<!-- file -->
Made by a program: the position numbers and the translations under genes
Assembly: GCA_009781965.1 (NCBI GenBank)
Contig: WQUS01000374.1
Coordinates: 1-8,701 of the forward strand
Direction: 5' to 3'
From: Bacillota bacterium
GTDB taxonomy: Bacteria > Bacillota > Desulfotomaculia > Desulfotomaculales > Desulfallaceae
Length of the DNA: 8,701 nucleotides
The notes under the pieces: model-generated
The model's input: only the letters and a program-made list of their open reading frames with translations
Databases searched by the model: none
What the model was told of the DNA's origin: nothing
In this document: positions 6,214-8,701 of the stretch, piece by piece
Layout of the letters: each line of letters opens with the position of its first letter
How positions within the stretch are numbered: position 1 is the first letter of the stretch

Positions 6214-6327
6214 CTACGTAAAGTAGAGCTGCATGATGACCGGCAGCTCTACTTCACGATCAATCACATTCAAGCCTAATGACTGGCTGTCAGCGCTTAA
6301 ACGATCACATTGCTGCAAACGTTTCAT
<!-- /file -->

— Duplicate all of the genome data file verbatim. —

Made by a program: the position numbers and the translations under genes
Assembly: GCA_009781965.1 (NCBI GenBank)
Contig: WQUS01000374.1
Coordinates: 1-8,701 of the forward strand
Direction: 5' to 3'
From: Bacillota bacterium
GTDB taxonomy: Bacteria > Bacillota > Desulfotomaculia > Desulfotomaculales > Desulfallaceae
Length of the DNA: 8,701 nucleotides
The notes under the pieces: model-generated
The model's input: only the letters and a program-made list of their open reading frames with translations
Databases searched by the model: none
What the model was told of the DNA's origin: nothing
In this document: positions 6,214-8,701 of the stretch, piece by piece
Layout of the letters: each line of letters opens with the position of its first letter
How positions within the stretch are numbered: position 1 is the first letter of the stretch

Positions 6214-6327
6214 CTACGTAAAGTAGAGCTGCATGATGACCGGCAGCTCTACTTCACGATCAATCACATTCAAGCCTAATGACTGGCTGTCAGCGCTTAA
6301 ACGATCACATTGCTGCAAACGTTTCAT